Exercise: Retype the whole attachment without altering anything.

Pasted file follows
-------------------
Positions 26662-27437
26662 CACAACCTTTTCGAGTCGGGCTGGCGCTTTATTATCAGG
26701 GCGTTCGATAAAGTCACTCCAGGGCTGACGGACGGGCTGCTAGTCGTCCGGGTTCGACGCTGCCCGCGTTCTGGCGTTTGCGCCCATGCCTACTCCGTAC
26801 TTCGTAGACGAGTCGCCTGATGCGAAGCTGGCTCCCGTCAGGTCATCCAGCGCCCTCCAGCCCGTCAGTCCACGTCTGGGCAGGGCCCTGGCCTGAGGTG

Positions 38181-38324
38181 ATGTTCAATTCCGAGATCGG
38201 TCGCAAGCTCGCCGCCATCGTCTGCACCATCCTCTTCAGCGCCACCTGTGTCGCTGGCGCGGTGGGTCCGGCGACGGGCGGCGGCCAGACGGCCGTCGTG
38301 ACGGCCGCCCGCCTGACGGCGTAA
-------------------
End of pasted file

Positions 26662-27437
26662 CACAACCTTTTCGAGTCGGGCTGGCGCTTTATTATCAGG
26701 GCGTTCGATAAAGTCACTCCAGGGCTGACGGACGGGCTGCTAGTCGTCCGGGTTCGACGCTGCCCGCGTTCTGGCGTTTGCGCCCATGCCTACTCCGTAC
26801 TTCGTAGACGAGTCGCCTGATGCGAAGCTGGCTCCCGTCAGGTCATCCAGCGCCCTCCAGCCCGTCAGTCCACGTCTGGGCAGGGCCCTGGCCTGAGGTG

Positions 38181-38324
38181 ATGTTCAATTCCGAGATCGG
38201 TCGCAAGCTCGCCGCCATCGTCTGCACCATCCTCTTCAGCGCCACCTGTGTCGCTGGCGCGGTGGGTCCGGCGACGGGCGGCGGCCAGACGGCCGTCGTG
38301 ACGGCCGCCCGCCTGACGGCGTAA